Sapphire Reserve remains king of the Ultimate Rewards wallet


On Monday Chase rocked the rewards world with news of a brand new card, Chase Freedom Flex, and the additional of powerful new bonus categories for the Chase Freedom Unlimited card.  Coming September 15th, the Freedom Flex will be very similar to the current Freedom card, but it will be a Mastercard instead of Visa and it adds 3X dining and drugstores, and 5X travel booked through Chase.  Also on September 15th, the 1.5X everywhere Freedom Unlimited card gains the same category bonuses: 3X dining and drugstores, and 5X travel booked through Chase.  Click here for complete details.

In response to these changes, Nick argued that Chase’s $550 Sapphire Reserve card has lost its place in the ideal Ultimate Rewards wallet.  The Sapphire Reserve card offers 3X for travel and dining.  In Nick’s ideal wallet he would earn 3X for travel with the $95 Ink Business Preferred and 3X for dining with the new, fee-free, Freedom Flex card.  He conceded that you’d lose some valuable perks by giving up the Sapphire Reserve card, but argued that $550 in savings more than makes up for that loss.  I disagree.

As an aside, Nick also suggested that the Freedom Unlimited card is an optional addition to the ideal Ultimate Rewards wallet.  I disagree with that too.  In my ideal Ultimate Rewards wallet, the Freedom Unlimited’s 1.5X everywhere is the anchor for all un-bonused spend.  Nick says that you can do better by earning 3X buying Visa gift cards at drugstores with the Freedom Flex card, and then use those cards to pay for things that wouldn’t otherwise qualify for a bonus category.  That’s technically true (but a big hassle), but you can do the same with the Freedom Unlimited.  To me, the additional bonus categories of the Freedom Unlimited have cemented its place in this wallet.  With that card in place, the addition of the Freedom or Freedom Flex is just additional opportunity to earn 5X in their rotating categories on up to $1500 spend per quarter.  That’s a very nice perk, but not one that I consider essential in the ideal Ultimate Rewards wallet.

Greg’s Ultimate Ultimate Rewards Wallet

For those committed to earning Ultimate Rewards points, here’s what I think is the ultimate combo:

  • Chase Sapphire Reserve: 3X travel & dining; $300 Annual Travel Credit; Points worth 1.5 cents each towards travel; Best in class travel protections; Priority Pass Select lounge access; $60 annual DoorDash credit in 2020 & 2021; Free DashPass for up to 2 years upon activation; No foreign transaction fees.
  • Chase Freedom Unlimited (starting 9/15): 3X drugstores & dining; 5X travel booked through Chase; 1.5X everywhere else.
  • Chase Ink Business Cash: 5X office supplies and 5X cellular/landline/cable (on up to $25,000 in total purchases in 5x categories annually) ⚬ 2X gas and restaurants

Plus this optional add-on:

  • Chase Freedom or Chase Freedom Flex: 5X in rotating categories on up to $1,500 spend per quarter.  The Freedom Flex adds 3X drugstores & dining and 5X travel booked through Chase, but these categories are equally offered by the Freedom Unlimited card (starting 9/15).

Justifying $550 vs $95

Nick’s ideal Ultimate Rewards wallet contains the $95 per year Ink Business Preferred, and the fee-free Freedom Flex, Ink Business Cash, and (optionally) Freedom Unlimited.  Once you add in our optional cards, our wallets look identical except for one key difference: I chose the $550 Sapphire Reserve over the $95 Ink Business Preferred.  Both cards offer critical capabilities: 3X for all travel; the ability to transfer points to airline and hotel partners; and no foreign transaction fees.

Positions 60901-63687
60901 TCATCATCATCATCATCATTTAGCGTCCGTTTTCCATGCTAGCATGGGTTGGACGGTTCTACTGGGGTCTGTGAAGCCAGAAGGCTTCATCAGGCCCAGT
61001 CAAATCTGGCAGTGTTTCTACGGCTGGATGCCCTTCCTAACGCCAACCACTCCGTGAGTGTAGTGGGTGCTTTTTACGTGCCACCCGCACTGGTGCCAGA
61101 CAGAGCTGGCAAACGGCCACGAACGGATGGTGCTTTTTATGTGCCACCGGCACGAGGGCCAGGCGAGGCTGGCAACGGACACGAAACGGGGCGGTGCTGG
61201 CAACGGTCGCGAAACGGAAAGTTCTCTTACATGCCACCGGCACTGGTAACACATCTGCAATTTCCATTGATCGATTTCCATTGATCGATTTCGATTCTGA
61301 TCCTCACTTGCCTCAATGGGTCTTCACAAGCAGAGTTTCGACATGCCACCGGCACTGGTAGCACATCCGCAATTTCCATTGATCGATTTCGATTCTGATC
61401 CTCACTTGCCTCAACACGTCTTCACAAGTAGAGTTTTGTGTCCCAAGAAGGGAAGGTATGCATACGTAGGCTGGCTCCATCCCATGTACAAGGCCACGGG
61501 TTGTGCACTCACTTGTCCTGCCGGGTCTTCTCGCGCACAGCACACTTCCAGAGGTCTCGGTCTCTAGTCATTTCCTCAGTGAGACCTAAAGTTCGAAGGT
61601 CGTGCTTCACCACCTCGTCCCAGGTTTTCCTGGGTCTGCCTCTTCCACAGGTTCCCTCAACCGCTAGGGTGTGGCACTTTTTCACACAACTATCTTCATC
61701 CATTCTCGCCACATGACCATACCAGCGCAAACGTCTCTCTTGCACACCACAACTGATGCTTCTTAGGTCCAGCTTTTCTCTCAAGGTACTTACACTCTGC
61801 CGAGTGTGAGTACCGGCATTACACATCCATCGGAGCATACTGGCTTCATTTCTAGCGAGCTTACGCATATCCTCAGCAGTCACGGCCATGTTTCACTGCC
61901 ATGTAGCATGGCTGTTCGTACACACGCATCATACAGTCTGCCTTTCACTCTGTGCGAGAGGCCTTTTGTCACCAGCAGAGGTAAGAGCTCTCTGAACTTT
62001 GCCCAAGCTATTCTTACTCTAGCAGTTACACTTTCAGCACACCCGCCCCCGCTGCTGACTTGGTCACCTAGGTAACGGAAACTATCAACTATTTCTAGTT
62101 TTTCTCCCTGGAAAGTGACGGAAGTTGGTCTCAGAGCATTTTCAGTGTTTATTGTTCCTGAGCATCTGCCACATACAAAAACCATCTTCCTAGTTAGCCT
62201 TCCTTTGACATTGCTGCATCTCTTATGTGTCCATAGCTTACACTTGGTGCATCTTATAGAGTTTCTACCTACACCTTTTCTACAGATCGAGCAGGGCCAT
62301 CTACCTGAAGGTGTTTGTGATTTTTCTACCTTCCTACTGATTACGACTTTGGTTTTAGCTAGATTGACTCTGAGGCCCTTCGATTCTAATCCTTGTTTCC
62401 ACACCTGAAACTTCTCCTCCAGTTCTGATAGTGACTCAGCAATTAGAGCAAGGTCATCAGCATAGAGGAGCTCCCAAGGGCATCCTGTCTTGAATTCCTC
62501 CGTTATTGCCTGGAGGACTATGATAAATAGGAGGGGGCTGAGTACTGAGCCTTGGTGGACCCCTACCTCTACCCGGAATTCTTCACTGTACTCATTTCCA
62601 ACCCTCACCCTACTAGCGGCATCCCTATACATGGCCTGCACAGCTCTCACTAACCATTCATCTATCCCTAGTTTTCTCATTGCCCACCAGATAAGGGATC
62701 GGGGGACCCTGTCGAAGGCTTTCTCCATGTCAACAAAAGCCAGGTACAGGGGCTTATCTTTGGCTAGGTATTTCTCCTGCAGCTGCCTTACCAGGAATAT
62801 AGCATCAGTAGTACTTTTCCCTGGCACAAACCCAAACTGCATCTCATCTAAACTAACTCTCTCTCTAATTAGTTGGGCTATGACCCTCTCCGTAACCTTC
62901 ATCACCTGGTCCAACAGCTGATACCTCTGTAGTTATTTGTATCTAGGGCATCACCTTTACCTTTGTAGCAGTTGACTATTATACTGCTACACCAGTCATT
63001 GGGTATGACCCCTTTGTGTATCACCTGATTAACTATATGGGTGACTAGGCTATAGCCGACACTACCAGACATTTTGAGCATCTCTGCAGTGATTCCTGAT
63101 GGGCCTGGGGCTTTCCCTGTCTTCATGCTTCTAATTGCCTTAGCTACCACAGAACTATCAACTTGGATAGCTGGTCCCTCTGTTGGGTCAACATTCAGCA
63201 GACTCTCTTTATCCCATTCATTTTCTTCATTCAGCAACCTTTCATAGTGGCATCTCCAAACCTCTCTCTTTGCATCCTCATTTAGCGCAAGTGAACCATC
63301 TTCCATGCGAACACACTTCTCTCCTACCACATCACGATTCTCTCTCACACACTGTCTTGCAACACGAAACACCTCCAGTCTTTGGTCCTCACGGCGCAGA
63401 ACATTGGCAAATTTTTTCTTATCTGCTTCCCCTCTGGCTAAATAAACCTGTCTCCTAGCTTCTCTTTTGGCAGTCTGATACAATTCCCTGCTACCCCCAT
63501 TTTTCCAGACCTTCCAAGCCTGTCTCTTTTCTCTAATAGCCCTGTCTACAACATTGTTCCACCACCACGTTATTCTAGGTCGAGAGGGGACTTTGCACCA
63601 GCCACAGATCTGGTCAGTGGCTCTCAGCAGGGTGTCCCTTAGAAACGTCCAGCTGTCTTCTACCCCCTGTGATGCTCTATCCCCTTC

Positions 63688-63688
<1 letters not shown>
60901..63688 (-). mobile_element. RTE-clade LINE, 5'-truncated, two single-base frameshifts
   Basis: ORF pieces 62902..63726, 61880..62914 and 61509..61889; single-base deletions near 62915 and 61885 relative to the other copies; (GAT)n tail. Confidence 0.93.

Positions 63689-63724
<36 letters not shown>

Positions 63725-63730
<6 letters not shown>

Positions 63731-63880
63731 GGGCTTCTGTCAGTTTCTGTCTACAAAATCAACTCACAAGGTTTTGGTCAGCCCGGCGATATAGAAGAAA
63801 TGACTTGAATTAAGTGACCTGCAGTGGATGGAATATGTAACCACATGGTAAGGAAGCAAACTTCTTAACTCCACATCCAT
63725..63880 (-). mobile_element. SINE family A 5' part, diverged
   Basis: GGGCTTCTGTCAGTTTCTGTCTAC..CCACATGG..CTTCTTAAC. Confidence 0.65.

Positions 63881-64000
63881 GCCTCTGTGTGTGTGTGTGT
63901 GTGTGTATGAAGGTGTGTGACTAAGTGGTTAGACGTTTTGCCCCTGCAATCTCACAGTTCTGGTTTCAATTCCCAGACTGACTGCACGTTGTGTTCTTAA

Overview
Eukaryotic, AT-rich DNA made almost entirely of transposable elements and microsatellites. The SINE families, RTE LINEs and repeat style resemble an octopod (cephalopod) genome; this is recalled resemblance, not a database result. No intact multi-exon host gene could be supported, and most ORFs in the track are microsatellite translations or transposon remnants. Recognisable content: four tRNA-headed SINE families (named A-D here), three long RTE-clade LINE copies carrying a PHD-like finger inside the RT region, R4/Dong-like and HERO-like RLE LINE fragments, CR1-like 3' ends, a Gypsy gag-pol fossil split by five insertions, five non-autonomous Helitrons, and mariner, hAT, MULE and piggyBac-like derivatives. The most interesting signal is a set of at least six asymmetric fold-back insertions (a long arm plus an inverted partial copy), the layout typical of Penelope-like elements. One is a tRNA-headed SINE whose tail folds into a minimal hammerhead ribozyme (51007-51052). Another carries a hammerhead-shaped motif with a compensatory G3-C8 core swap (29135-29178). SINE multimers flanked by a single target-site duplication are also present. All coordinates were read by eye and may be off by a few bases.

On the surface, it looks like Nick’s wallet is $455 per year cheaper.  And that’s true, but it’s important to consider the Sapphire Reserve card’s annual rebates: $300 travel + $60 DoorDash.  There are multiple reasons why you shouldn’t give full value to these credits, but I won’t go into those now.  Instead, let’s just agree for the sake of argument to conservatively value these rebates at 85% of face value: $360 x 85% = $306.  The net cost, then, for the Sapphire Reserve is $550 – $306 = $244.  After considering the rebates, Nick’s wallet is still cheaper, but by a smaller amount: $244 – $95 = $149.  The question then is whether the Sapphire Reserve card’s advantages over the Ink Business Preferred are worth $149 or more per year.

The Sapphire Reserve card’s primary advantages over the Ink Business Preferred are as follows:

  • Best in class travel protections (the Ink card’s protections are similar to the lesser $95 Sapphire Preferred. Also, the Ink card’s primary auto rental coverage is for business travel only).
  • Priority Pass Select lounge access
  • Points worth 1.5 cents each towards travel or Pay Yourself Back (vs the Ink Business Preferred where points are worth 1.25 cents each towards travel).

The first two items may be hard to give much weight to right now while most of us aren’t traveling, but they are valuable during normal times…

Thanks to the Sapphire Reserve card’s travel protections, I know people who have been reimbursed thousands of dollars.  For example, our own Stephen Pepper wrote about his successful rental car claim for $2,797.07.  And my mom was reimbursed over six thousand dollars for a non-refundable tour that she had to cancel due to a temporary health issue (to be fair: she had to fight for this reimbursement, but she did get it in the end).

The value of Priority Pass depends heavily on your travel patterns.  Many airports now have restaurants where meals are reimbursed by Priority Pass.  If you frequent one of these airports, then the Priority Pass card has obvious real value.  The value of access to Priority Pass lounge access is similarly dependent upon your travel pattern.  Many airports, especially in the United States, don’t have any Priority Pass lounges.  But if you frequent ones that do, you can easily get a lot of value.